I recently attended my niece's sixth birthday party. In a moment of excitement, two little girls bumped into each other and juice boxes went flying everywhere. One little girl, calmly got a paper towel, cleaned it up and said to herself, "Oh, that's okay, just an accident." The juice stain on her dress clearly bothered her. But, she happily went back to playing. The other girl began to cry immediately. She kept looking at the stain on her dress and talking about the incident. She couldn't let it go. For her, the rest of the party was ruined.
This incident is similar to what happens in your mind when you have an eating "oops." Let's say for example, that you overeat at a special dinner even though you promised yourself that you wouldn't. Or, you feel guilty because you knew you were engaging in stress eating but did it anyway. You can either calmly and compassionately talk yourself through the incident. Or, your inner critic can go to town ruminating, feeling guilty and criticizing yourself for the misstep. Like the little girl who couldn't let it go, harsh self-statements can keep you stuck and prevent you from getting back on track.
Compassion is key to helping you manage your weight. It seems counter intuitive if you've been indoctrinated with a diet mentality that suggests that you are a "failure" if you don't have perfect control over your body and cravings. It would be nice if an eating "oops" didn't throw you into such a tailspin. Guilt and bad feelings often lead to comfort eating and self-sabotage.
Compassion sometimes doesn't come naturally. Our minds are trained to hone in on mistakes and errors. It can be like a mental scavenger hunt actively looking for what you do "right" instead of what you do "wrong." So, how do you be more compassion? Here are four tips.
1) Dr. Susan Albers, clinical psychologist and author of 50 Ways to Soothe Yourself Without Food, recommends practice. Sometimes talking to yourself in a positive way can be like learning a new language. You translate your critical thoughts into compassionate words. Here is a helpful quote to bring to mind. "Before you speak, ask yourself, is it kind, is it necessary, is it true, does it improve on the silence?" - Sai Baba. Or, consider choosing a compassionate quote to be your mantra. Say it silently to yourself many times a day. (ex. You, yourself, as much as anybody in the entire universe, deserve your love and affection. -Buddha)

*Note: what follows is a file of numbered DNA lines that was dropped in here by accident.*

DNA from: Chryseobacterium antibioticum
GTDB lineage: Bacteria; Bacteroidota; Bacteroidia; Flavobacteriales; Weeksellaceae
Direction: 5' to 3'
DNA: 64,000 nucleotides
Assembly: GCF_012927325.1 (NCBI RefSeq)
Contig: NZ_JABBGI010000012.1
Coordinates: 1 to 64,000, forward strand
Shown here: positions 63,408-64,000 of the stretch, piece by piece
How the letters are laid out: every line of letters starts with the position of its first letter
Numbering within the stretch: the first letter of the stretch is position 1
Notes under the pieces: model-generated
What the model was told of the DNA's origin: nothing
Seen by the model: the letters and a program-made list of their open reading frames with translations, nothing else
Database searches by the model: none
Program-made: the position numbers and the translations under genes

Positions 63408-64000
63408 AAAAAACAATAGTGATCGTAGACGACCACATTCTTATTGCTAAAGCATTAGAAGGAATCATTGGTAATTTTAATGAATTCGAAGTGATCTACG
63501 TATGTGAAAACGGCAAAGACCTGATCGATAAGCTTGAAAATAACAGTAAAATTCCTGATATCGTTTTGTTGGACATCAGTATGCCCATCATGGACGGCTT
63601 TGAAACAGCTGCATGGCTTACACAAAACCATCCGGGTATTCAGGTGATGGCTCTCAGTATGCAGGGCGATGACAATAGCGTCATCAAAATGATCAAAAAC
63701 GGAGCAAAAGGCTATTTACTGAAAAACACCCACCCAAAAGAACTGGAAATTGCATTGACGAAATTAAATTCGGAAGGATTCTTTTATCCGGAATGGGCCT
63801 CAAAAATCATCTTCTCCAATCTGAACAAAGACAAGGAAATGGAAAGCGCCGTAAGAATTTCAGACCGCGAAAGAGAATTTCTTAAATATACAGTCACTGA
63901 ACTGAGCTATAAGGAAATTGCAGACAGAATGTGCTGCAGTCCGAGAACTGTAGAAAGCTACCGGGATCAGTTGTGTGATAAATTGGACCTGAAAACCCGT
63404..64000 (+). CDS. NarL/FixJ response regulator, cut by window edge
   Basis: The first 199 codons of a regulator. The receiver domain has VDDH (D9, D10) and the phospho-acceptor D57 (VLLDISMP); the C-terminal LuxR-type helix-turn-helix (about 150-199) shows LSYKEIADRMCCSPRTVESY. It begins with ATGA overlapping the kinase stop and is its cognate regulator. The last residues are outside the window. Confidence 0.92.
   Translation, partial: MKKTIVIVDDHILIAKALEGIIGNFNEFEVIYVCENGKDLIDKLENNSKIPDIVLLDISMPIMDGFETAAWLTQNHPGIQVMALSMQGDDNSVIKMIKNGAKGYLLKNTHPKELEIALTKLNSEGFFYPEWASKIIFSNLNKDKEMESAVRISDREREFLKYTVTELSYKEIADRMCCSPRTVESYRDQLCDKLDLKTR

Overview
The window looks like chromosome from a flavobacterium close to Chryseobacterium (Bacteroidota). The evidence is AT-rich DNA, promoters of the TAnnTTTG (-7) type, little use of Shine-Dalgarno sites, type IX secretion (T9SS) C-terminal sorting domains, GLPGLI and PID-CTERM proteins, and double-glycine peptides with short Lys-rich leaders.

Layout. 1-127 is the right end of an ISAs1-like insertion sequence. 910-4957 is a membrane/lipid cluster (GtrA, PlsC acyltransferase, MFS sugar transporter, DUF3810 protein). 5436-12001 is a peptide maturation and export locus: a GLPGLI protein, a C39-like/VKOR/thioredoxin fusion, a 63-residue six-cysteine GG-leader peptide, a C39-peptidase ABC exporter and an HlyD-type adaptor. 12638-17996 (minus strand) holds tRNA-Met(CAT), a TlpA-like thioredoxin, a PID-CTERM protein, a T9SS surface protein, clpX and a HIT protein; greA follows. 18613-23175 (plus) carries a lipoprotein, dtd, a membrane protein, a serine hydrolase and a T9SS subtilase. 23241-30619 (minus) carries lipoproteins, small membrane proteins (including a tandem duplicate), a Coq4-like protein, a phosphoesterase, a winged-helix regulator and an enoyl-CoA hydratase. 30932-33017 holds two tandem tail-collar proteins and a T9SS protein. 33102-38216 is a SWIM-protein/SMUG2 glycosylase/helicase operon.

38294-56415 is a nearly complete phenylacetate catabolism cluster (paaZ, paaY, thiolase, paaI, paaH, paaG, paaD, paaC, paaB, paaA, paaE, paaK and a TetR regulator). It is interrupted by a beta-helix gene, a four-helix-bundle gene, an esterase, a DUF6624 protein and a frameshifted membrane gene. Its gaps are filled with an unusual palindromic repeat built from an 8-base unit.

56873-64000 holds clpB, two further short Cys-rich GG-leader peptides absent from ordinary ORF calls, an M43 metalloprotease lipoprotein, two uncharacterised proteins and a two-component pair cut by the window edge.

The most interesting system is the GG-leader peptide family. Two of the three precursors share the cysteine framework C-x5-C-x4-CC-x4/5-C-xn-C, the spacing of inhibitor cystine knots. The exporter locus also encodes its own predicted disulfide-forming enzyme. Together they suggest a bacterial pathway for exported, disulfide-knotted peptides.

2) Jean Fain, LICSW, MSW, author of the new book, The Self-Compassion Diet, advises writing a "Compassionate Note to Self." She states, "Getting deep concerns down on paper is not only a great way to ease emotional distress, it's a proven method for bolstering a positive outlook. This practice calls for 15 to 20 minutes of uninterrupted writing per day in which you unload personal angst about a current predicament, and follow it with comforting words from an imagined pen pal." Speaking kindly to yourself is so important that "compassion" is the focal point of Dr. Jean Fain book, The Self-Compassionate Diet. Her new book has many other ideas such as visualizations, affirmations (mettas) and self-hypnosis.
3) Leslie Goldman author of the Locker Room Diaries states that, "one way to show yourself some compassion would be to stop weighing yourself. Too many of us become consumed by the number, allowing it to dictate our day, week...life! I see women in my locker room go from scale to scale (we have a giant Toledo carnival scale, as well as the traditional doctor's office kind), angling for a better number. Then, if the number's a disappointment, you can see them visibly slump, scowl, and walk away, their head hung. I used to be like them, but I haven't weighed myself in over a year, and it is so incredibly freeing."
4) The book, Operation Beautiful, is a clear example of how being compassionate towards others can help you feel better about yourself. Her book recommends leaving an empowering, kind note in a public place like a bathroom door. This exercise is great practice in learning to speak compassionately to yourself and others.
So, if you overeat and are tempted to berate yourself, think again. Remember that being critical of yourself does NOT inspire you to change. Think of how empowering a kind word from a parent or spouse is and how damaging a critical statement can be. A harsh word can play in your mind on repeat for years.
An easy way to start being more compassionate is to give a stranger a genuine compliment. Kindness is like a boomerang. It returns to you.
Good Advice: If you want others to be happy, practice compassion. If you want to be happy, practice compassion. ~Dalai Lama
Dr. Susan Albers is a clinical psychologist and author of 50 Ways to Soothe Yourself Without Food and four other books on mindful eating. http://www.eatingmindfully.com. Her work has been featured on the Dr. Oz T.V. Show, O, the Oprah Magazine, Shape, Health, Prevention and the Wall Street Journal.